Posted by + & filed under podcast.


This week Chris unveils to the world his new concept “Under Optimizing”. For all the high performance tweakers, tinkerers, 110%ers, listen carefully – this could save you from pushing too far in the wrong direction, doom, destruction and neglected pets.

“don’t be fooled it’s not the optimization that counts”

The basic premise of Under Optimization

If you are already doing the right thing, then you don’t need to go at it 110% or even 100% – it’ll continue to grow naturally at a much lower level of effort, because you are doing the right thing.

If you are doing the wrong thing, or not quite the right thing, then optimizations can appear to help. This is a dangerous trap. You may find yourself trapped in a situation throwing 110% at something that is just about working. However you have no spare time or energy to make changes, observe yourself, keep things in check etc. This applies across the board, health, business, productivity etc.

What music makes a hobo dance?

Hildegard von Bingen – choral music from the 12th Centuary.
Steve Reich, Electric Counterpoint – modern minimalist composer
Ahmad Jamal – Jazz

Hobo suitcase

This week we have a break from the usual internet hipsters and today’s suitcase interview is with a travelling massage & reiki practictioner/teacher – Maya.

Editing and production by Podcast Magic

Don’t try this at home kids.

3 Responses to “Under Optimizing”

  1. Tina

    In my early 20s, I was indoctrinated that to be successful (in business, love, health), you have to make more and more efforts and you create your chance (believing in luck is an excuse of weak people). By default, I am not a vegetarian but I love vegetable and fruits, I had so a “sane diet”, naturally. I am not a lazy ass and am skinny enough to be considered as having a “model body”, so I didn’t practice any kind of sport. When I lost a very special person of my life, this doctrine really demonstrated its effect on me. Everyday, I looked in the mirror and saw a collection of flaws; I decided to start my “over-optimizing” phase. My day could be summed up by:
    - 10 working hours (with 2 pauses of 10mn)
    - 2 hours of working out at gym club
    - 2 to 3 hours of hip hop training (3 to 4 times per week)
    - 2 hours of nude painting training (2 times per week)
    - 3 to 4 hours of sleep, 1 or 2 meals of my “sane diet” (depend on the mood of the day) and no breakfast, no junk foods but a lot of coffee and tea.
    - The rest of the day is reserved for other intellectual activities like reading, learning new technology (I’m a developer ) and the living stuff(doing grocery, cooking, cleaning the flat, etc.…)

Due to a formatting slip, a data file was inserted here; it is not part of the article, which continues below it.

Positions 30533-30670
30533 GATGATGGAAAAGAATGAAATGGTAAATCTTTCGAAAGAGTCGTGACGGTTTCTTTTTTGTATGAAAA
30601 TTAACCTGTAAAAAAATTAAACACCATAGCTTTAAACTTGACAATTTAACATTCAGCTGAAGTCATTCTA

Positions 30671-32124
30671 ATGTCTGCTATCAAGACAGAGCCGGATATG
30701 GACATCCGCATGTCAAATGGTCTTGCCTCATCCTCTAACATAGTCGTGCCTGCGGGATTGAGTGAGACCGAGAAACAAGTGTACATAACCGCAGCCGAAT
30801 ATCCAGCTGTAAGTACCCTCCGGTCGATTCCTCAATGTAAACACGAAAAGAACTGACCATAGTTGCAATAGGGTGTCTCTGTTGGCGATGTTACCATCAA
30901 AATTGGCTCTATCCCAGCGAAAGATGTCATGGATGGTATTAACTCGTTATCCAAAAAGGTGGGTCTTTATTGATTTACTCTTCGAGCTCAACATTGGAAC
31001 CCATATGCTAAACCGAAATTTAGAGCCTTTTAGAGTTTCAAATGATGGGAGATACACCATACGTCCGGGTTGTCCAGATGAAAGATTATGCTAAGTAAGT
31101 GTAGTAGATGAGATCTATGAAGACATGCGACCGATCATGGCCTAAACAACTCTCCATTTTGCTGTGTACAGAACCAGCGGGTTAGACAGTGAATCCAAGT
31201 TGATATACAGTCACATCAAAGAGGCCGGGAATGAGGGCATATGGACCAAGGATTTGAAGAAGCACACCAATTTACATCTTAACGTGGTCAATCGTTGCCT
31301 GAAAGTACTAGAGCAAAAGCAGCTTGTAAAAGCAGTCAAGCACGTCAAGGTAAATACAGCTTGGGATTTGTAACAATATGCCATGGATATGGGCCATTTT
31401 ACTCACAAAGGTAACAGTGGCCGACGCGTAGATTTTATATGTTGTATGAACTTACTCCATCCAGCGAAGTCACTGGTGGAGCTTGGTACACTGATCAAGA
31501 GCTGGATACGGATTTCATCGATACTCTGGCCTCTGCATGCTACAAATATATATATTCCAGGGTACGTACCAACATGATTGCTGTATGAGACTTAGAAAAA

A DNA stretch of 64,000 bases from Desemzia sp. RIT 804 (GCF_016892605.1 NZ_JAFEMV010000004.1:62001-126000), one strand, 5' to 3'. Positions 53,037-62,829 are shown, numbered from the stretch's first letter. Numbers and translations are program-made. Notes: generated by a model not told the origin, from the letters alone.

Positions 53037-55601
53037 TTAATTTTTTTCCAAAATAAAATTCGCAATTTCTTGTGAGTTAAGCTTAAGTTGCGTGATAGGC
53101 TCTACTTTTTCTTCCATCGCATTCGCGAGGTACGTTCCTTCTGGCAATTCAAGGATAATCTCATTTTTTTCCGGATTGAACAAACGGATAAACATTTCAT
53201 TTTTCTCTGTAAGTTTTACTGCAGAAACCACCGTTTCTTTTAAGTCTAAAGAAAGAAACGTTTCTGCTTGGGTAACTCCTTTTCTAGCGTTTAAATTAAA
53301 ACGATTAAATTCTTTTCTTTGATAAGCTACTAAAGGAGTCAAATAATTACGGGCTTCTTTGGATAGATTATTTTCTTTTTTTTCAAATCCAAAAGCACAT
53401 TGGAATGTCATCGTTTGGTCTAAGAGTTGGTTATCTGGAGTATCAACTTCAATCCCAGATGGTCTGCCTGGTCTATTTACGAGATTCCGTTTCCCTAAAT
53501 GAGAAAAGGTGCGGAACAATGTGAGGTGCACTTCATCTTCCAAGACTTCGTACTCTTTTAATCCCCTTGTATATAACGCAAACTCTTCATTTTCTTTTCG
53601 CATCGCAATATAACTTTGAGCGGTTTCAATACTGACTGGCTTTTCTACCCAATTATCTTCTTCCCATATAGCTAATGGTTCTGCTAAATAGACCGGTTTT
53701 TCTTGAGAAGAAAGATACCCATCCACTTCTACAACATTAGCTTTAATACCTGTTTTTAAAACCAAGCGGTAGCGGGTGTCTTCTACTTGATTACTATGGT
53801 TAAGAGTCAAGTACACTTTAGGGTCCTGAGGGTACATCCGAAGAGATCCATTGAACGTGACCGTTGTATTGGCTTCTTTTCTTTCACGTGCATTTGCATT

After kind of 3 months, I broke down completely. My legs were paralyzed and other symptom followed then. I get followed up by a neurologist and other specialists then… I am still now suffering from the consequences of my “over-optimizing” period. But the thing is when you went through that, you realized that you have that “invincible” force and you become addictive to that. I tried and I am still trying to repeat the cycle some times (too much more often than I should). It’s stupid and insane but there is that voice calling you to push yourself harder to cross the line, to redefine your limit. I’m writing this after 1 week of working nonstop with 2 hours sleep per day…
    I feel really hard taking my time for doing nothing. And “over-optimizing” is like the Stockholm syndrome…

  2. Rich

    Yeah man. This is actually a key distinction.

    It’s why Richard Koch (of 80/20 fame) reckons you shouldnt be working more than 2-3 hours a day because the most optimal thing you can do, actually, is figure out what you should be doing. That takes space and time, peace and quiet, clearing your head and shifting to a bigger-picture perspective.

    “Thinking time”, basically, but the right kind of thinking.

    No point optimising “locally” if “globally” you picked the wrong spot. Like having a really oil rig but in the wrong place in the sea.

    What’s cool about 80/20 is it’s fractal – you dont need to 80/20 everything, just 80/20 the important bits. And the most important bit is WHAT you’re doing!

  3. James Mathison

    I fell pray to the exact same fallacy, believing that I could become a poly-sleeping, perfect-diet, millionaire, hunky superhero of a man. Only with me, I didn’t “go for it” as fully as you. Perhaps I also naturally under-optimize, like Nico, but it doesn’t mean I did so very well. I wound up feeling guilty about not doing enough for the longest time, having been seduced into the promises of becoming superman, one day, with enough biohacking and time-management tweaks.

    Last summer (2014), I finally realised that there was no point squeezing another 5% performance out of my life when the things I was doing day to day were completely off-target. It’s like pushing against a locked door when you could go and find the key, if you stopped to think, or if you had enough understanding of how doors work to realise that you needed one. Warren Buffet claims he spends about 80% of his time reading and thinking, meaning he spends only 20% of his day actually making decisions and doing things (not in a deliberate Pareto way, it’s just his rhythm). Presumably, what he does is almost always the right thing, because of all that time spent thinking about the problem, so no need to do it more or harder.

    Respect for spreading more of the sort of patient wisdom that the internet needs to hear!


  1.  TMBA295: Our Hobo in Tokyo​ – Living on the Cheap in Japan